Since 2013, Universal Credit has been rolling out over the country, it has created a lot of financial and emotional misery for the most vulnerable UK citizen, who are being pushed into rent arrears, sometimes homelessness, resulting in emotional distress.
On the 14th January 2019, Brendan Sarsfield, Peabody’s CEO wrote: “Changes are needed if Universal Credit is to work.”
He highlights the top five changes needed: invest time in removing errors, reduce the five-week wait at the start of a claim to two weeks, reverse cuts to disability benefits, automatically transfer claimants to the new system and halt sanctions for vulnerable groups.
The Trussell Trust’s latest statistics for 2019 shows it distributed 1.6 million three-day emergency food supplies to people in crisis, a 19% increase on the previous year.
The nationwide charity has called for the minimum five-week wait for an initial Universal Credit payment to be abolished.
Patricia, a woman living in South East London, suffers from Ankylosing Spondylitis and has a diagnosis of Borderline Personality Disorder.
On the 23rd of July 2018, Phoenix, her housing association, informed her, she owed them rent arrears.
Until then, Patricia was receiving PIP and ESA as well as Housing Benefit, which was directly paid to the Housing Association and, as far as she knew, she was still getting both benefits and all was in order.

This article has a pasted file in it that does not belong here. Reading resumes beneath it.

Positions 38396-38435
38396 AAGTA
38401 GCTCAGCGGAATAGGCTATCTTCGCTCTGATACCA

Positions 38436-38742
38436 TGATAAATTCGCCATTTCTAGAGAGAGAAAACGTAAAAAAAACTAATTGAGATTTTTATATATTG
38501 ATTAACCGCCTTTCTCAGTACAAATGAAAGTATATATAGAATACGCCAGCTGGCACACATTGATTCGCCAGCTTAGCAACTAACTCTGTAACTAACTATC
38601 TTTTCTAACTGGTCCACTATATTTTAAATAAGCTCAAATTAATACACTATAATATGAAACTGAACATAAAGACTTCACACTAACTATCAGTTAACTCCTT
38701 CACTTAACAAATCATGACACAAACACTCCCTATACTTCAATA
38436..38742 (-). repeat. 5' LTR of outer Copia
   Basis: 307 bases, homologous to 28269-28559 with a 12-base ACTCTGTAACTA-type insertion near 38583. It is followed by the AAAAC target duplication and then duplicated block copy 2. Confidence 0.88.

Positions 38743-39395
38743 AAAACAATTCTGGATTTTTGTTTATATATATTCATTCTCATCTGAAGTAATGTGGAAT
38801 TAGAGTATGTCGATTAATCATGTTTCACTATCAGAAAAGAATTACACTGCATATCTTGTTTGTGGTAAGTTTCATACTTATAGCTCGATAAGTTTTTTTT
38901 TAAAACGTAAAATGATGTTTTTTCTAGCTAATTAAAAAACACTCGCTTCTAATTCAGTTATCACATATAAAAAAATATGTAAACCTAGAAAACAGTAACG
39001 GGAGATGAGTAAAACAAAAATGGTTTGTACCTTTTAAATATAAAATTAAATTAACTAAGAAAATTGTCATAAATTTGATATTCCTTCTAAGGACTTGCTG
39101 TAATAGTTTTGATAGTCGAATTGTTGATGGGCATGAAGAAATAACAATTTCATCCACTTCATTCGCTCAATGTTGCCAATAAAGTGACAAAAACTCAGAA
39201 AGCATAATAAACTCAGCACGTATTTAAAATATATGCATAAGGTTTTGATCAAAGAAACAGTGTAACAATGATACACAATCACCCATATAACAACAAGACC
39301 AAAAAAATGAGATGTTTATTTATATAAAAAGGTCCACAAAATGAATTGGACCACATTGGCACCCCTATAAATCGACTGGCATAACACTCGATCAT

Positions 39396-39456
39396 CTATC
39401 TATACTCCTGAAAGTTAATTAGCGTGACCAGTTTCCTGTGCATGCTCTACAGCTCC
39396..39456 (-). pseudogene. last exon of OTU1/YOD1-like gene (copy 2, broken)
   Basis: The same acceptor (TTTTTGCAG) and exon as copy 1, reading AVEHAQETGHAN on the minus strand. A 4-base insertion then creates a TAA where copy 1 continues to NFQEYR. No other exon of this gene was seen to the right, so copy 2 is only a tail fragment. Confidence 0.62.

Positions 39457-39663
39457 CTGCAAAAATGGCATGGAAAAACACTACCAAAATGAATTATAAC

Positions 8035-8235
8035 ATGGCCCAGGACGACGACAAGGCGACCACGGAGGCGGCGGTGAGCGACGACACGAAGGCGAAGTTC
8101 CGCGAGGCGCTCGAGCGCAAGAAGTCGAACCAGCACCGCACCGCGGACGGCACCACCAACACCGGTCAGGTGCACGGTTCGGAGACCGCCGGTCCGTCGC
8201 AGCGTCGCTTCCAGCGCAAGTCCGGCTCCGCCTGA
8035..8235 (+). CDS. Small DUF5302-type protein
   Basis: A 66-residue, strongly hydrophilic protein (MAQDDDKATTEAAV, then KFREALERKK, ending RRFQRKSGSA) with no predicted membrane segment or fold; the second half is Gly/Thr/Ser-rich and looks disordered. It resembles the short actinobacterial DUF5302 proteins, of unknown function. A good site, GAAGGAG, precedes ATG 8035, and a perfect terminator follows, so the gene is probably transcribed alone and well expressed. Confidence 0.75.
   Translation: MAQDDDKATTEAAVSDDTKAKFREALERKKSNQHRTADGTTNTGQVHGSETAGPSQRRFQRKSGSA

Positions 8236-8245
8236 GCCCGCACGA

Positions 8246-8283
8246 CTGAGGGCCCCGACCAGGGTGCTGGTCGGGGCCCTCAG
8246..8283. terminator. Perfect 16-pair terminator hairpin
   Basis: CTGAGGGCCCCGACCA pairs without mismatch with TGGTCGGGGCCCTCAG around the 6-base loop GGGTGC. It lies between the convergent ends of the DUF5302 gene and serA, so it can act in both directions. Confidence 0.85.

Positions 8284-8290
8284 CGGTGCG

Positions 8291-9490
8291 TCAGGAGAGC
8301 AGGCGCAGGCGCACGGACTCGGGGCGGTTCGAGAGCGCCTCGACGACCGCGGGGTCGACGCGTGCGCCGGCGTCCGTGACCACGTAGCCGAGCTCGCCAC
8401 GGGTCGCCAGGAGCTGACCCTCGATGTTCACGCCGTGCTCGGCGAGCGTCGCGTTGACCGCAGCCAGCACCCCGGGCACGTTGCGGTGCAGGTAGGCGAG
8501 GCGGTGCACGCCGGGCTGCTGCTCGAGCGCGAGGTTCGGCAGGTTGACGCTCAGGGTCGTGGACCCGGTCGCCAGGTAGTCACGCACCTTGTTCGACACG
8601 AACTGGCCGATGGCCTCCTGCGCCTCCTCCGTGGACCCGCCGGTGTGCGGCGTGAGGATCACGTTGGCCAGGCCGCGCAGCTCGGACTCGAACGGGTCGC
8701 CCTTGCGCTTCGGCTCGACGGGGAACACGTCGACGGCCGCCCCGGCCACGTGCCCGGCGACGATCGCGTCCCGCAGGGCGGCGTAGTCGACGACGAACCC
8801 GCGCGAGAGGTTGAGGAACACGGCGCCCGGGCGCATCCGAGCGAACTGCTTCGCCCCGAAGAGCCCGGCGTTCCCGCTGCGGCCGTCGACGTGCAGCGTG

After many attempts in contacting DWP, she finally spoke to a member of staff, who was confused as to why her Housing Benefit has been stopped as, indeed, she was still getting all her payments.
She was advised to reapply for Housing Benefit. In the meantime, her housing association, to whom she still owed rent, was still hounding her for the rent arrears.
Under a lot of stress, she set a direct debit up to pay £50 a fortnight.
It took about a month for the Housing Benefit claim to be processed.
Patricia was finally notified that the application was invalid because she was no longer entitled to ESA and needed to apply for Universal Credit, as the result of the recent roll out in her area, in July 2018.
She received no help regarding the online system to claim UC. Patricia tried to apply 8 times as the section verifying the claimant’s identity wasn’t working.
This created added stress and anxiety for Patricia. She contacted DWP to let them know about this technological problem and she was told that she needed to go to a specific JCP. She needed to book an appointment which created more delays for her claim.
Throughout this lengthy process, Patricia’s mental health deteriorated further as she had to list all of her medication and give an history of her background.
She later became suicidal and reached out to Southbrook, SE London mental health service, for support in attending this appointment as she wasn’t feeling well.
At the appointment to verify her identity, she was told a piece of evidence was missing and another appointment needed to be booked.
She was also told they actually didn’t need the first piece of evidence they asked her for.
After four months of applying for UC, Patricia got her first payment. Housing Benefit wasn’t backdated.
For the first time, she is now in 6 months in rent arrears. On UC, she isn’t getting as much financial support as she used to. She is paying her rent arrears with her benefits.
As a result, it is more difficult for her to pay other bills, which is having a negative impact on her mental health.
As Patricia’s experience shows, Universal Credit creates more problems for the most vulnerable citizen.